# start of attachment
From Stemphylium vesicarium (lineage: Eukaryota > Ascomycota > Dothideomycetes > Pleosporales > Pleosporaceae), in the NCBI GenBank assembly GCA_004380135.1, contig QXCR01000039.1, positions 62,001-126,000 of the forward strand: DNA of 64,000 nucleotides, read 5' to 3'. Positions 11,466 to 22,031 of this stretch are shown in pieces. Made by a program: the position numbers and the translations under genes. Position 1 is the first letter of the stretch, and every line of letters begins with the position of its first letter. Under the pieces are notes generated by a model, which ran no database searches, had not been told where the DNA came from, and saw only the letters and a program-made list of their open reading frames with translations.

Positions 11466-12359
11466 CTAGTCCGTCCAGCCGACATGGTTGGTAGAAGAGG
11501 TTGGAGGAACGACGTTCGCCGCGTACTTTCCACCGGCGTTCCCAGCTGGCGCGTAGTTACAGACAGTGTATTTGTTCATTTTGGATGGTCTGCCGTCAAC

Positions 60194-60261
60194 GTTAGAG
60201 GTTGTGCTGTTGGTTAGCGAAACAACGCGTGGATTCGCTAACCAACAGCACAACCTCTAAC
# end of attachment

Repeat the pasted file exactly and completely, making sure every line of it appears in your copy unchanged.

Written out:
From Stemphylium vesicarium (lineage: Eukaryota > Ascomycota > Dothideomycetes > Pleosporales > Pleosporaceae), in the NCBI GenBank assembly GCA_004380135.1, contig QXCR01000039.1, positions 62,001-126,000 of the forward strand: DNA of 64,000 nucleotides, read 5' to 3'. Positions 11,466 to 22,031 of this stretch are shown in pieces. Made by a program: the position numbers and the translations under genes. Position 1 is the first letter of the stretch, and every line of letters begins with the position of its first letter. Under the pieces are notes generated by a model, which ran no database searches, had not been told where the DNA came from, and saw only the letters and a program-made list of their open reading frames with translations.

Positions 11466-12359
11466 CTAGTCCGTCCAGCCGACATGGTTGGTAGAAGAGG
11501 TTGGAGGAACGACGTTCGCCGCGTACTTTCCACCGGCGTTCCCAGCTGGCGCGTAGTTACAGACAGTGTATTTGTTCATTTTGGATGGTCTGCCGTCAAC

Positions 60194-60261
60194 GTTAGAG
60201 GTTGTGCTGTTGGTTAGCGAAACAACGCGTGGATTCGCTAACCAACAGCACAACCTCTAAC